I read this series when I was young after seeing the 1988 BBC television film version of The Lion, The Witch and the Wardrobe and I love those books still to this day. It introduced me to the fantasy genre and a fantastic villain – the white witch. She is ruthless and is determined to kill four children just to keep her power and control over Narnia. I was terrified of her as a child and even as an adult, there is something about her that puts me on edge. She turns her enemies into stone – stone! That creeps me out! She is a fantastic villain to work against the noble Aslan the lion. If anything, she is one of my favourite book villains of my childhood.

2) Norman Bates

Psycho by Robert Bloch

When Mary Crane steals $40,000, she stays in a motel run by Norman Bates, who is dominated by his over-bearing, emotionally abusive mother. Later that night, Mary is murdered by what appears to be an old woman. After Mary’s sister reports her missing and a private investigator sent to find her is also murdered at the Bates residence by the same old woman figure, it turns out Norman’s mother has been dead for several years after she was murdered by Norman in a jealous rage. Norman has been keeping her body in his house. Norman is also revealed to be the killer as he has dissociative identity disorder and he dresses up in his mother’s clothing. His past involving his mother is revealed at the end of this book and it really adds a creepiness as well as a tragedy factor to his character. It may not be a very sympathetic representation of mental illness, but the fact he was emotional abused by his mother did add some sympathy towards his character. There is a reason why Norman Bates is still talked about to this day: his character and unsettling relationship with his mother is complex.

1) The Other Mother

Coraline by Neil Gaiman

When I read the book about eight years ago, I have reread the novella quite a few times since then. I love the book to pieces as it was technically the first horror book that actually scared me. When Coraline moves into a new home with her parents, she finds a mysterious door that leads her into the Other World where her Other parents and her Other neighbours are more caring, and more fun – everything about this world is better than the real world – but they have button for eyes. It turns out the Other World is a trap created by the Other Mother, who wants to keep Coraline in the Other World forever by sewing buttons over her eyes. She is very attentive towards Coraline and indeed does love her, but there is a hint of creepiness about her as she only loves her as a possession, not as a daughter. The moment that scared me though was when the three ghost children were revealed: they are the previous victims of the Other Mother and they let her sew button over their eyes; but the Other Mother grew bored of them and she let them die, but because she stole their souls, they have been trapped in the Other World for at least a hundred years! Throughout the entire book, I cheered on Coraline to escape the Other Mother and the dangers in the Other World.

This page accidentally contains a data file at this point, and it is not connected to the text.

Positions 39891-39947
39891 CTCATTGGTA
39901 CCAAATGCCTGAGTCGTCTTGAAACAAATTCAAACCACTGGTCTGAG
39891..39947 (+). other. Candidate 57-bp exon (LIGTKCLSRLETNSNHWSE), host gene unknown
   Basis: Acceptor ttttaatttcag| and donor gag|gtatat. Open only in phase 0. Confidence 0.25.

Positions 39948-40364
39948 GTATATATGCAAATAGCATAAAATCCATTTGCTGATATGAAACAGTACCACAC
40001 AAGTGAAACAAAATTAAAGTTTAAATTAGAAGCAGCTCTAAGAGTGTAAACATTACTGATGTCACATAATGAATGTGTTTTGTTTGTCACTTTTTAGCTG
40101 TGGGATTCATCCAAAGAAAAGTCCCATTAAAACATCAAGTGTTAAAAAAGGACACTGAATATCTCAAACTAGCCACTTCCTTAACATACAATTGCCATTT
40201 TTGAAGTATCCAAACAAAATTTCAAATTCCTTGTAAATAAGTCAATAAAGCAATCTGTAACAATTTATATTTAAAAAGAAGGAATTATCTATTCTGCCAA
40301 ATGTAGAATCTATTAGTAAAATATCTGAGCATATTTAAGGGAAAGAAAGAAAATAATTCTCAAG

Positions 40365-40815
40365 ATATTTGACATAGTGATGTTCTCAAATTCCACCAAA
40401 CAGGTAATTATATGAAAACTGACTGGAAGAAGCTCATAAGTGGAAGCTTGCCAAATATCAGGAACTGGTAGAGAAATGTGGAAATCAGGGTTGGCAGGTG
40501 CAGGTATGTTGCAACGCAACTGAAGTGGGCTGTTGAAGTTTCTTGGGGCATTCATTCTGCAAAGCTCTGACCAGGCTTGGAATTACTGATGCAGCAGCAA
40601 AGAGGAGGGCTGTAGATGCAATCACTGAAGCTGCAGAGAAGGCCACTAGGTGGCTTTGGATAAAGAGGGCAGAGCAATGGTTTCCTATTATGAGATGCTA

For someone who is still not scared by horror book, the fact that the Other Mother scared me is the reason why she is my favourite book villain.


And those were my personal favourite book villains! Have you read any of the books I mentioned? Who are your favourite villains?

Thank you for reading!



Hello, people of the internet. My name's Gemma and this is my book blog! There will be reviews of books of any genre! There will also be book hauls, discussions and much more!

3 thoughts on “My Top 5 Favourite Book Villains